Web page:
Starbucks to open 1,500 more cafes in the U.S.
By CANDICE CHOI AP Food Industry Writer December 5, 2012 1:08PM
FILE - In this Wednesday, Jan. 26, 2011, file photo, pedestrians are reflected outside a Starbucks store in Atlanta. Starbucks, the world's biggest coffee company, is planning to add at least 1,500 cafes in the U.S. over the next five years. The plan, which would boost the number of Starbucks cafes in the country by about 13 percent, was announced at the company's investor day in New York, Wednesday. Taking into account Canada and South America, the company plans to add a total of 3,000 new cafes in its broader Americas region. (AP Photo/David Goldman, File)
Another Starbucks may soon pop up around the corner, with the world’s biggest coffee company planning to add at least 1,500 cafes in the U.S. over the next five years.
The plan, which would boost the number of Starbucks cafes in the country by about 13 percent, was announced at the company’s investor day in New York Wednesday. Taking into account Canada and South America, the company plans to add a total of 3,000 new cafes in its broader Americas region.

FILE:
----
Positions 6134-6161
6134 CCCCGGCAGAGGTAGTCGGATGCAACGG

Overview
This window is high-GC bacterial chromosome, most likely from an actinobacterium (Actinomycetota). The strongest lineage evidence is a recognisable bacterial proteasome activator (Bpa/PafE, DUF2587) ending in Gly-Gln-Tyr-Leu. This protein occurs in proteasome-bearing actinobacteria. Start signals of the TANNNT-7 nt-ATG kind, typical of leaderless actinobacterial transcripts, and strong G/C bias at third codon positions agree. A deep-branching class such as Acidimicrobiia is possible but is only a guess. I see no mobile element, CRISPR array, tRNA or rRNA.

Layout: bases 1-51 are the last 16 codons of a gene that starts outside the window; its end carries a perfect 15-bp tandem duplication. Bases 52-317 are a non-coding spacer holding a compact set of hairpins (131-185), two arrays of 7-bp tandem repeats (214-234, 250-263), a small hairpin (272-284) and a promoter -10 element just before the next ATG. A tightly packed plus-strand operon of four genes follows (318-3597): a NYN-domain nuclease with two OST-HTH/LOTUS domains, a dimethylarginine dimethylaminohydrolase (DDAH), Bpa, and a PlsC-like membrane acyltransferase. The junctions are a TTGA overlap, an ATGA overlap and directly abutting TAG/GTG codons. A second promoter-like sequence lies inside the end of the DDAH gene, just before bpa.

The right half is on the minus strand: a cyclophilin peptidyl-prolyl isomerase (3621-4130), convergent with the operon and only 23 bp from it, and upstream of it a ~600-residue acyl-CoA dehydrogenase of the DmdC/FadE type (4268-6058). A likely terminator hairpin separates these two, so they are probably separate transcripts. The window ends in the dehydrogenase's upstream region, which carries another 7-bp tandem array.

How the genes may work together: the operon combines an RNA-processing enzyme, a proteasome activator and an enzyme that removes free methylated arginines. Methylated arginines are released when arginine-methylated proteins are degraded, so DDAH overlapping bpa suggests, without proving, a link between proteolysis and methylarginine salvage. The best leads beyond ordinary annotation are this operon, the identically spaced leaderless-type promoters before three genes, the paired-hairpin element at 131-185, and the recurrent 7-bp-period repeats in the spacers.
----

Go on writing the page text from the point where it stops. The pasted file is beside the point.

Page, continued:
Worldwide, the company says it will have more than 20,000 cafes by 2014, up from its current count of about 18,000. Much of that growth will come from China, which the company says will surpass Canada as its second-biggest market.
Although Starbucks has been intensifying its growth overseas and building its packaged-goods business back at home, the majority of its revenue still comes from its more than 11,100 cafes in the United States.
In an interview ahead of its investor day, CEO Howard Schultz said the U.S. expansion plans are based “on the current strength of our business”
Just a few months ago, the company had predicted it would open just 1,000 new cafes in the country over the next five years.
The upbeat expansion plans mark a turnaround from Starbucks’ struggles during the recession. After hitting a rough patch, the company brought back Schultz as CEO in 2008 and embarked on massive restructuring effort that included closing 10 percent of its U.S. stores.